Dividend Per Share and Dividend Yield = On a stock market chart, a company is said to be issuing dividends if both of the columns with these headings are filled up. You compute the Dividend Yield by dividing the annual dividends per share by the price per share. This dividend yield means that the shareholder has a return on his dividends.

Price/Earnings Ratio or P/E Ratio = This value is computed by dividing the latest stock price by the average earnings per share for the last 4 quarters.

Trading Volume = Total selling and buying transactions that have taken place during the day.

Closing = Last quoted price of the stock at closing day of the stock market

Net Change = The difference in stock prices since the last change that occurred. Net Change enables you see the direction where the stock price is headed – with a plus symbol for a positive direction while a minus symbol for a negative direction.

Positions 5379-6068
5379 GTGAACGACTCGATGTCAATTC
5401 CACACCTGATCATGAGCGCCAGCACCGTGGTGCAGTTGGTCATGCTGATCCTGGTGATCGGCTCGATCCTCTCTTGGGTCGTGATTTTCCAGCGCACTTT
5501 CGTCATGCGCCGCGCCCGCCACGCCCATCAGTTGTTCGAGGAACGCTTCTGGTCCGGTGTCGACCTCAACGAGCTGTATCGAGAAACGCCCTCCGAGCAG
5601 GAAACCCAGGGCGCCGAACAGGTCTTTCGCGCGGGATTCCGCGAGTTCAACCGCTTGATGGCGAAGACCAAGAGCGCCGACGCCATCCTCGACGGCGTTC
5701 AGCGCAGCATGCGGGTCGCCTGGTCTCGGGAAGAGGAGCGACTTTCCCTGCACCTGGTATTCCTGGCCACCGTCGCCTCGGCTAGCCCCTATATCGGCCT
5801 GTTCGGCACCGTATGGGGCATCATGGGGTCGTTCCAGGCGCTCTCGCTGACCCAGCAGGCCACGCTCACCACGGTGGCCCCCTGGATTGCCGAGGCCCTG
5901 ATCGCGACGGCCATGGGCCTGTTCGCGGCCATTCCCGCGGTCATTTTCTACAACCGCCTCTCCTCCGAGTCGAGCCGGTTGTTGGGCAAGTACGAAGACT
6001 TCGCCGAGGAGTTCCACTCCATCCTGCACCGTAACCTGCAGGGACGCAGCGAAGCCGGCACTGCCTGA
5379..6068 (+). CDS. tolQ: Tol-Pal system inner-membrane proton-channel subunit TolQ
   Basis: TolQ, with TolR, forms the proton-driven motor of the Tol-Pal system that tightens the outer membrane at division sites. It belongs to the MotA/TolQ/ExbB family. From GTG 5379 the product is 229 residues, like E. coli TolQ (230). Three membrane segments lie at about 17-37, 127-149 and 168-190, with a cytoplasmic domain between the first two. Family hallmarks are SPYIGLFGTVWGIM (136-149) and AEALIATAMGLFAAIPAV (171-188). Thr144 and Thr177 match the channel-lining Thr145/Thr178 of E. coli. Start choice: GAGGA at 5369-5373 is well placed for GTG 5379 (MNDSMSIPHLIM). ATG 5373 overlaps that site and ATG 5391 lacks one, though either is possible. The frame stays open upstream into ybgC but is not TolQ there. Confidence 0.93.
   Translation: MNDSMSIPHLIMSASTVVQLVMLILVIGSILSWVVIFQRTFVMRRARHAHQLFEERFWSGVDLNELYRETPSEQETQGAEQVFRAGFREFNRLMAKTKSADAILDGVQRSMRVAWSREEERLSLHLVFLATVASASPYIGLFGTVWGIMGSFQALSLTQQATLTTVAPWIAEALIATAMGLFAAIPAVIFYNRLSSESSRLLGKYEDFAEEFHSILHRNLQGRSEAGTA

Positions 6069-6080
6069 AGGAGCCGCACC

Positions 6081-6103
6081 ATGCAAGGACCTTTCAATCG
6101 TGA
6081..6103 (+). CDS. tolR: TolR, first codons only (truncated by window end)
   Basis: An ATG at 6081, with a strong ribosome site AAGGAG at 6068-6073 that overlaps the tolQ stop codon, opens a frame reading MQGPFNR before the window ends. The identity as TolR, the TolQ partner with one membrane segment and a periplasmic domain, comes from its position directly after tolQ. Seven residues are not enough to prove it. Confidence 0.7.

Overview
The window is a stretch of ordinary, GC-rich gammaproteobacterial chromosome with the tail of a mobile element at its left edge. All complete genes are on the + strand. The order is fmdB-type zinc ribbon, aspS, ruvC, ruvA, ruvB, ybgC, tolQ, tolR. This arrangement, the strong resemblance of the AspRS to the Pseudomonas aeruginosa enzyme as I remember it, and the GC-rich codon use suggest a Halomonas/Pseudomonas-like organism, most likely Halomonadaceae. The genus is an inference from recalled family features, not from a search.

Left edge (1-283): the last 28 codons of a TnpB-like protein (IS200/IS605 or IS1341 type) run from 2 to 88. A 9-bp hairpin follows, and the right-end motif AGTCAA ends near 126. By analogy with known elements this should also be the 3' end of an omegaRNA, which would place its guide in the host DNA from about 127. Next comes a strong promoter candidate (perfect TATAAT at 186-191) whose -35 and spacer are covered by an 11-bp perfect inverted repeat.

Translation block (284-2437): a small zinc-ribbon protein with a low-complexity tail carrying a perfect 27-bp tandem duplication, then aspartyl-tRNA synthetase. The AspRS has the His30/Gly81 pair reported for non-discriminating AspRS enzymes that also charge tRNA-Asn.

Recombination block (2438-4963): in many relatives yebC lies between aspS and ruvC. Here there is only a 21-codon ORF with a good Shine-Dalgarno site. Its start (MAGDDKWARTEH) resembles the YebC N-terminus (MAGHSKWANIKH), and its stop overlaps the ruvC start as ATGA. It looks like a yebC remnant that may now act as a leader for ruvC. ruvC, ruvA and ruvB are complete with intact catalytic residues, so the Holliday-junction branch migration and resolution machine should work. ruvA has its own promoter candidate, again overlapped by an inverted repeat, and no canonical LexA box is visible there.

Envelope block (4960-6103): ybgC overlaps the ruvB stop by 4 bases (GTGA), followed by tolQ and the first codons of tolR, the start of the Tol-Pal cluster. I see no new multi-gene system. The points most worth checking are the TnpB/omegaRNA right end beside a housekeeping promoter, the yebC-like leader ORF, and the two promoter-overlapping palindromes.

Bulls and bears = The term “bulls” and “bears” are economic indicators for the stock market. You have a bull market when the values of stocks go up. This is an indicator of good health in the economy. In a bull market, investors can stand to gain substantial profits from stock sales. In contrast, bear market is indicative of an economic downtrend so that investors need to sell their stocks before the prices drop much lower. During a bear market, a lot of investors and businesses tend to lose greatly if they have not been quick in buying good stocks and selling those shares before they dropped fast. The general rule of thumb to follow in the stock market is to buy when prices are low and sell when prices are high (before the prices decline.)


Source by Johnny Paulie